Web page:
This post was written in collaboration with the Association of Children’s Museums (ACM) and is crossposted on the ACM blog.
- Updated on April 27 to add The Franklin Institute and Gateway to Science.
Children’s museums and science centers have overwhelmingly closed in response to COVID-19. While museums can no longer welcome visitors, they are leveraging their facilities, knowledge, and community connections to remain responsive to their communities.
Throughout this crisis, limited supplies of personal protective equipment (PPE) for frontline workers has been an ongoing concern. Over the past few weeks, we’ve seen Association of Children’s Museums (ACM) and Association of Science and Technology Centers (ASTC) members embark on projects to help bolster PPE and face mask supplies.
3D printers can be found in many museum makerspaces—or behind the scenes, where designers use them to fabricate exhibits. In recent weeks, many museums are using this technology to create PPE! Museums are working in collaboration with their local partners, ensuring that what they produce meets local needs and standards of use:
- Arizona Science Center (Phoenix) is part of a local effort to use 3D printers to produce face shields for medical workers at Banner Health.
- DISCOVERY Children’s Museum (Las Vegas, Nevada) is using their 3D printers to make medical-grade headpieces for local healthcare professionals. Using both of the museum’s devices, they’re creating 25 face shields each day!
- The Field Museum (Chicago) is using their three 3D printers to make National Institutes of Health-approved face shields for Meals on Wheels volunteers and Northwestern Hospital. The museum is also donating unopened lab supplies to health organizations in need.
- The Franklin Institute (Philadelphia, Pennsylvania) has launched a 3D Printing for Health Care initiate that is producing face shield visor bands to be deployed to local hospitals and health care workers as part of CoverAid PHL. All six of the institute’s 3D printers are running from the homes of trained staff.
- Gateway to Science (Bismarck, North Dakota) is working with the North Dakota Department of Health to create face shields, masks, and other protective gear. They are also coordinating with other people and organizations across the state to provide a local source of this equipment. So far, they have received about 3,000 requests for face guards.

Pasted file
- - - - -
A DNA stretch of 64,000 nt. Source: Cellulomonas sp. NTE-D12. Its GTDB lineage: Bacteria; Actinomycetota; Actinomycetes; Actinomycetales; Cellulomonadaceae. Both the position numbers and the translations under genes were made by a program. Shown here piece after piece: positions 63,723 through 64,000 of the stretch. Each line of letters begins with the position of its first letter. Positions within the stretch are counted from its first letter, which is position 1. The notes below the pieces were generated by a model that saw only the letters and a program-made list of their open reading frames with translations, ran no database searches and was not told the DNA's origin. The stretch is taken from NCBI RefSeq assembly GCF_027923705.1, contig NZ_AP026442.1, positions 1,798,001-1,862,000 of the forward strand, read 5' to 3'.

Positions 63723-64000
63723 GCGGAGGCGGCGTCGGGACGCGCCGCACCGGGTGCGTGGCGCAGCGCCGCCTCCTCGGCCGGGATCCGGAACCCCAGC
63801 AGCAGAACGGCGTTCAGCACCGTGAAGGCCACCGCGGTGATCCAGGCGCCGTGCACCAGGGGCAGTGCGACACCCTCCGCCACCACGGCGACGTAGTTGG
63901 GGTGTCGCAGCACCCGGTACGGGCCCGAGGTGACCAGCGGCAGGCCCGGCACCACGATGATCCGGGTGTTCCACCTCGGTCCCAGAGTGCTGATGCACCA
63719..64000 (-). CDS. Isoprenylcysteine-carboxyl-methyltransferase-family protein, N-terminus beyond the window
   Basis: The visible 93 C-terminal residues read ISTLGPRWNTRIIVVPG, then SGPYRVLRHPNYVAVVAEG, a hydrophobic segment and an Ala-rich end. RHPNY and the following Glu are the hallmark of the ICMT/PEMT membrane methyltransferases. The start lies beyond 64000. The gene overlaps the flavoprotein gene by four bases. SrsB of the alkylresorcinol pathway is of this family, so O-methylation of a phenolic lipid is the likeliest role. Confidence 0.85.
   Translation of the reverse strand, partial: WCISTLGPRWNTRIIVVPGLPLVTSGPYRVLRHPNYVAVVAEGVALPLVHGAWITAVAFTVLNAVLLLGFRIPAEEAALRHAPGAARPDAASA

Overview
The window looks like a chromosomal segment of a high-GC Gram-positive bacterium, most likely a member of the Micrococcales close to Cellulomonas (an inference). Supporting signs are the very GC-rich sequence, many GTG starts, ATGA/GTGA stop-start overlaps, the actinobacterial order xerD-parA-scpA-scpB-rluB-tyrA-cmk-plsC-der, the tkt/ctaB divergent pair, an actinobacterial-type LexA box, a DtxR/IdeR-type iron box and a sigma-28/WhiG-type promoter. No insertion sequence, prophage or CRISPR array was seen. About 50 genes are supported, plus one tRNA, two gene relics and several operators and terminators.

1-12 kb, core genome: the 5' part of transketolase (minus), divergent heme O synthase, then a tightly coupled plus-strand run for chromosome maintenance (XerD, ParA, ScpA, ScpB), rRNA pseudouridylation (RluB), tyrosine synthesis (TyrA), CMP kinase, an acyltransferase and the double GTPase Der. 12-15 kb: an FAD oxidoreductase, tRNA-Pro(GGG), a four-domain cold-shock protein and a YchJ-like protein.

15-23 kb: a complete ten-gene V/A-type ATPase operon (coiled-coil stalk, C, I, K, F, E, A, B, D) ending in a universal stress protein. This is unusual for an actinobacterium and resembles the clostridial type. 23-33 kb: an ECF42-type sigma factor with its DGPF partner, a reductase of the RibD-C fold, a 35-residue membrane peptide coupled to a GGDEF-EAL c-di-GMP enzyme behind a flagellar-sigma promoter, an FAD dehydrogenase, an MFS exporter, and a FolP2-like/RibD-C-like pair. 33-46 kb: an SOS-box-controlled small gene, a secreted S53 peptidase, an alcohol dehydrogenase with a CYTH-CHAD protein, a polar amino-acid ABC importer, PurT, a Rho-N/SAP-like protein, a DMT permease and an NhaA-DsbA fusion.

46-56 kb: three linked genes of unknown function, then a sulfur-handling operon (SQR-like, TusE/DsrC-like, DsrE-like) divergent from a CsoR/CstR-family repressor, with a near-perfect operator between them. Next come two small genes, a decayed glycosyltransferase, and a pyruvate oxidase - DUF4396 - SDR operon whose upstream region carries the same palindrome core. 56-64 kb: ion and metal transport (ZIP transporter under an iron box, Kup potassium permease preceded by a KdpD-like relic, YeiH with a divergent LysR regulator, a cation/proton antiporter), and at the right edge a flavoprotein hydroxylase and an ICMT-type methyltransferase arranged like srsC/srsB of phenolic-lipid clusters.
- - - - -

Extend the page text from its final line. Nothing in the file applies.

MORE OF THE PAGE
- The Idaho Museum of Natural History (Pocatello) is working with Idaho State University to 3D print three different medical products: the “Montana Mask,” face straps, and face shields.
- LaunchPAD Children’s Museum (Sioux City, Iowa) is 3D printing ear savers and face shield frames for hospital personnel on the frontlines. To get started, they collaborated with a technology company along with other local organizations.
- MOXI, The Wolf Museum of Exploration + Innovation (Santa Barbara, California) is 3D printing PPE for local healthcare workers in their Innovation Workshop, in collaboration with Santa Barbara Foundation, University of California Santa Barbara, Cottage Health, and local makers. The museum uses the 3D modeling program TinkerCad to create simple designs, and encourages families to explore possibilities, shapes, and variables with this free tool.
- The Museum of Science and Industry (MOSI) (Tampa, Florida) responded to a call from the Moffitt Cancer Center seeking masks and has been using their 3D printers to make face shields for frontline staff.
- Science North (Sudbury, Ontario, Canada) set up 3D printers in a staff member’s home, so they can work around the clock to make face masks for their local hospital.
- The Science Spectrum and Omni Theater (Lubbock, Texas) is 3D printing face shield headbands for West Texas hospitals and emergency units. The museum’s FabLab team got started after responding to a call from Texas Tech University and Texas Tech Health Sciences Center.
- The Museum of Science and Industry, Chicago (Illinois) is using twenty of their 3D printers to make face shields and masks for local hospitals. As of April 15, they had created 250 frames and 40 masks!
- Western Science Center (Hemet, California) is 3D printing face mask clips for their local hospital. The museum’s four 3D printers can print thirteen clips at a time, with each set taking five hours to complete.
Museums are also leveraging their roles as knowledge-sharers and conveners to assist medical professionals and help the public maintain their personal safety:
- Arizona Science Center (Phoenix) shared tips for how those at home can make face masks for personal use.
- The Children’s Museum of the Arts (New York) posted a blog sharing instructions on how to create personal fabric face masks using simple sewing skills.
- KidZone Museum (Truckee, California) launched That’s Sew Tahoe, a mask-making project for local hospitals. Under guidance from their community partners, the museum is coordinating with local sewers and makers to collect cloth masks. While not as effective as medical-grade masks, cloth masks allow hospitals to preserve essential PPE for high-risk situations.
Even with their doors closed, museums are working to serve their communities. For more information about what museums are doing in this time, check out ACM’s recent blog post Conversations with Children’s Museums Leaders around COVID-19, and its list of Children’s Museum Virtual Activities, and ASTC’s blog and COVID-19 resource section.
The Association of Children’s Museums (ACM) champions children’s museums worldwide. Follow ACM on Facebook, Twitter, and Instagram. The Association of Science and Technology Centers (ASTC) works toward its vision of increased understanding of—and engagement with—science and technology among all people. Follow ASTC on Facebook, Twitter, and Instagram.